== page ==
gary ledebur said...

OMG! Molovinsky speaks out for Home Economics? What are your smoking Tribune?

Anonymous said...

The teachers I have talked to would be very happy to give up a wage increase if it minimized the number of layoffs. However, right now, there is a complete lack of trust.

A deal is needed ASAP that sets a specific maximum number of layoffs of existing full-time teachers in return for giving up the increase.

Anonymous said...

One can understand these sentiments.

One could also construct a scenario that placed this individual in this position through a rather complex well thought out plan.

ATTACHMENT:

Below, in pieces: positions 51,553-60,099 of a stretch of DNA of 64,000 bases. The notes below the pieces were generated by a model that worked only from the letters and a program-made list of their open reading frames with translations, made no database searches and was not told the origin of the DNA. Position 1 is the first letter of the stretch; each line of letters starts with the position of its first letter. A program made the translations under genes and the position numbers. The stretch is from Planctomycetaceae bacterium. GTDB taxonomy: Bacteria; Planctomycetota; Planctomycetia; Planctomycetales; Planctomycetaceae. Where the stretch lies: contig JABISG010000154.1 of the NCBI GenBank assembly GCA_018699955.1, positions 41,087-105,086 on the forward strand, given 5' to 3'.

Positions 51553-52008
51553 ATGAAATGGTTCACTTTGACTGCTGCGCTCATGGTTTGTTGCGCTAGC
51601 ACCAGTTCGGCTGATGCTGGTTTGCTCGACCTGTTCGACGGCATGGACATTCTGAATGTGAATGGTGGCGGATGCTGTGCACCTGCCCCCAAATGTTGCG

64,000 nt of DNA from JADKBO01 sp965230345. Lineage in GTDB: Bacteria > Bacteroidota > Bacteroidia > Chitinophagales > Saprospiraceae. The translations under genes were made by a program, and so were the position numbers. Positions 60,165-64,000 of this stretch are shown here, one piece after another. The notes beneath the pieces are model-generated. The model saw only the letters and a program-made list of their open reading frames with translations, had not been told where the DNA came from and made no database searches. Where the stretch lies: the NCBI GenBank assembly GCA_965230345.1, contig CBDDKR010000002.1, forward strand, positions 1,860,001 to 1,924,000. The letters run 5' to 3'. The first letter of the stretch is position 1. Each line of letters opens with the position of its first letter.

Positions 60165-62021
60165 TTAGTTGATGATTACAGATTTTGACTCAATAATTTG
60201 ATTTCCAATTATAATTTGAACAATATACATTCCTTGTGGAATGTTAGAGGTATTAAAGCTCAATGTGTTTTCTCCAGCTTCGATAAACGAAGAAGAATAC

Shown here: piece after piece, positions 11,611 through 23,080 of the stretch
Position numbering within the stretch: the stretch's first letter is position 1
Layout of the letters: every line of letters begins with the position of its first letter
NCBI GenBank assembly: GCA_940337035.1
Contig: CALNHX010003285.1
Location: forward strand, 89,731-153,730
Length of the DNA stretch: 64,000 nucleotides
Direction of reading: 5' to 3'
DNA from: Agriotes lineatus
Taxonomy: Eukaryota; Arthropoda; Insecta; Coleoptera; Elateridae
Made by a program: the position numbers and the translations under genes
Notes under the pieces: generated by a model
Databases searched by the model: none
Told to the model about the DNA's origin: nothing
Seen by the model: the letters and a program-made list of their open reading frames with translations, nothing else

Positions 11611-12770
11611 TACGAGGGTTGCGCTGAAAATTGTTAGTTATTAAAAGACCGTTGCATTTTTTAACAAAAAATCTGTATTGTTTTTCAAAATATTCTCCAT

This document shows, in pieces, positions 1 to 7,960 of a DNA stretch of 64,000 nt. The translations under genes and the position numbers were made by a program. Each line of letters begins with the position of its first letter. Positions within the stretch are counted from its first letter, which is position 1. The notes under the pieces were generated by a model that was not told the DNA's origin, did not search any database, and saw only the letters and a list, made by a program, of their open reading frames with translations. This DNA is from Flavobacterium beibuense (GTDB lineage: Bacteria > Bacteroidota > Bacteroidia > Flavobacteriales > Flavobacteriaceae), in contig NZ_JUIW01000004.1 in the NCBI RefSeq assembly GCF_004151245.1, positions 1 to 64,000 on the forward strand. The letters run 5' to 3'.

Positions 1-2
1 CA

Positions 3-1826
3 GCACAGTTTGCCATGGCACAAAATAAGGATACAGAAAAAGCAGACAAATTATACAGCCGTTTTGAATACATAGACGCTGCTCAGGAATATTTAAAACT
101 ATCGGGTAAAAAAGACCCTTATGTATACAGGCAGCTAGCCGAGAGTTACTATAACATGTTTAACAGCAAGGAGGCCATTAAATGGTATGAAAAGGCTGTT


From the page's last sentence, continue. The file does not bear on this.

If one did, it would need to include the governor, the search firm hired as a consultant, local foundations, non-profits, their leaders as well as the operational queen pin - the past superintendent.

It would have to be a well orchestrated dance that kind of pushes the limit of conspiracy theory.

Sounds a little paranoid. That is until you start to look at the candidates competing against the superintendent.

More diligent research would indicate all the other characters had some significant flaws.

Not on the surface, but just below, where it would take some work to find, but not that much.

Did the search firm know about these?

The revelations of these hidden issues did more to solidify the decision for the choice of the current hiree than anything else.

Perhaps this was their design.

Insiders say there is as much pay for play here as there is in the city. Perhaps like the city the school district is influenced as much by non-educators than the current administration and board.